Mirrors are traditionally seen as symbols of Vanity, since the beautiful and narcissistic (or just plain narcissistic) constantly stare at their reflection and adjust their hair, clothes and makeup. A broken mirror isn't a simple reversal however, a symbol of ugliness and selflessness... but of ugliness and insanity. The mirror casts a jumbled and distorted reflection, with missing pieces and dozens of small, fractured copies (and probably a little blood on it) and is oddly silenced. It can't reflect back a true image, and anyone normal looking at their reflection will feel a little diminished doing so.
So what does it say about a "person" when all the mirrors in their home are broken, and all the pictures have his or her face clawed or blacked or cut out? Quite simply, that they are not well.
Generally, whoever goes to the trouble of smashing all the mirrors in their home and removing or defacing all their likenesses has had some disfiguring accident or ego destroying revelation. The destruction is a kind of "defense" against being reminded how "ugly" they've become, or how far they've fallen. Typical examples include: Beauty to Beast, vampires without reflections, and victims of a Baleful Polymorph. Where this can be especially terrifying is if the resident is normal, or even beautiful save for one tiny scar or flaw, and just think they're ugly due to decades of emotional abuse.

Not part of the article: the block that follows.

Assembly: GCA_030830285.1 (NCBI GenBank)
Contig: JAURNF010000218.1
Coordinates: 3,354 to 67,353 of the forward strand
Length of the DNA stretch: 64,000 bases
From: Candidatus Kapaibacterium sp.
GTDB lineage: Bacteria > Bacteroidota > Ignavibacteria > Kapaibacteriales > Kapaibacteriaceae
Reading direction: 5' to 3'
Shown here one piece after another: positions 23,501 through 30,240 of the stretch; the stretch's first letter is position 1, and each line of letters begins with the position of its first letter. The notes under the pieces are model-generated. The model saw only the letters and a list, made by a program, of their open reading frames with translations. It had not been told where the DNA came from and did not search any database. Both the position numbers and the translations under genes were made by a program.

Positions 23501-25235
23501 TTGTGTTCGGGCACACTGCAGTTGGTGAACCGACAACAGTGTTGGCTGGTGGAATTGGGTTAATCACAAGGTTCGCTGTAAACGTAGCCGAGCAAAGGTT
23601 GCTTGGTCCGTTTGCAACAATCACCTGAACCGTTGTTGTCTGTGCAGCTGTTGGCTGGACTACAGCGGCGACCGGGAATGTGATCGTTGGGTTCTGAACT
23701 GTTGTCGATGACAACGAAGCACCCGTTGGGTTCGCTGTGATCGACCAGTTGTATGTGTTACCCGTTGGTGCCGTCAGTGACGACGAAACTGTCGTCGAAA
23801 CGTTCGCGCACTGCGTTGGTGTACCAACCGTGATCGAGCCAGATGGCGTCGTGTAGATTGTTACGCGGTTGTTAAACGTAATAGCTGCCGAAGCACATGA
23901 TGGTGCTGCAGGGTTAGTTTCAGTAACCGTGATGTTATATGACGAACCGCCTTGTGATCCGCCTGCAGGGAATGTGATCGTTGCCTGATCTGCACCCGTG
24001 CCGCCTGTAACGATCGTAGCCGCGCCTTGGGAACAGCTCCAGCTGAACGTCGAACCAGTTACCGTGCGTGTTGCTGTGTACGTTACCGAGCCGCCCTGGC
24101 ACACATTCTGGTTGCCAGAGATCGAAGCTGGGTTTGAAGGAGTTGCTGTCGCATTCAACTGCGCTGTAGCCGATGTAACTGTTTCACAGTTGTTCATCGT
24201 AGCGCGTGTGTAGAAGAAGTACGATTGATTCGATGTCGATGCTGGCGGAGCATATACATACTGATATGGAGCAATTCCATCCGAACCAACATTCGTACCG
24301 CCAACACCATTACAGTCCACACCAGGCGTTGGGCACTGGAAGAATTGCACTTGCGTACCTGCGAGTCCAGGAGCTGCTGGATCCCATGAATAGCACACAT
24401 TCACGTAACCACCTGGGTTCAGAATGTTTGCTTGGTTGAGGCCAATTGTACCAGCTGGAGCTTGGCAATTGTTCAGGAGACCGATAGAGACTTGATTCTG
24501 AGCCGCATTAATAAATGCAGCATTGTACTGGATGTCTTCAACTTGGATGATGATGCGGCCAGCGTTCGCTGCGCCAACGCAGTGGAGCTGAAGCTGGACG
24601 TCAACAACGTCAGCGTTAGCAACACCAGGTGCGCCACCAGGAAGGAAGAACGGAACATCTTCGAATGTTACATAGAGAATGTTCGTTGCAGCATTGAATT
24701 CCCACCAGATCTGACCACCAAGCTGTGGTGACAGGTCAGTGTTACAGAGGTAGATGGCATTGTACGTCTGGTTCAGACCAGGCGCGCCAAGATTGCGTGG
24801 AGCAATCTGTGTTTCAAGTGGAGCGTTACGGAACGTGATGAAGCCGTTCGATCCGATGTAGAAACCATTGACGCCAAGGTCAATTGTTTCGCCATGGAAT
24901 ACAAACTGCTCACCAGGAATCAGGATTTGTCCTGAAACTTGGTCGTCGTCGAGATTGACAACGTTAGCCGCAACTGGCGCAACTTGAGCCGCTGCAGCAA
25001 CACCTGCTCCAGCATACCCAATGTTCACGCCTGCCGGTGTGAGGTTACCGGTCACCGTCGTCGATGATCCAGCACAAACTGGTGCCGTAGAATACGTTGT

- In Gunsmith Cats, one of the villains loses his right hand to Rally. He goes around his place hacking off the right hands of pictures and suits of armor.
- In at least one appearance, Doctor Doom looks at his marred face in a gilt-framed mirror only to smash it. He then muses that once the world is his, he might decree to have all mirrors destroyed.
- In the opening montage of Disney's Beauty and the Beast the Beast shreds a portrait of his former prince self with his claws. Broken mirrors abound inside the castle, especially in the west wing.
- From a short in the French animation anthology Fears Of The Dark, there's a house where all the photos from more recent years have their heads cut out. But there is a mirror.
- The Night Flier: The vampire in the film habitually smashes every mirror he comes near.
- Erik, at the end of The Phantom of the Opera (2004), smashes all the mirrors in his lair. Overlaps with Exit Villain Stage Left.
- Happened in Punisher: War Zone, Jigsaw, a villain whose face wound up looking like patchwork of skin, can't bear to look at himself in the reflection anymore because he used to be a babyface. His brother, Loony Bin Jim took it upon him to smash every mirror they come across.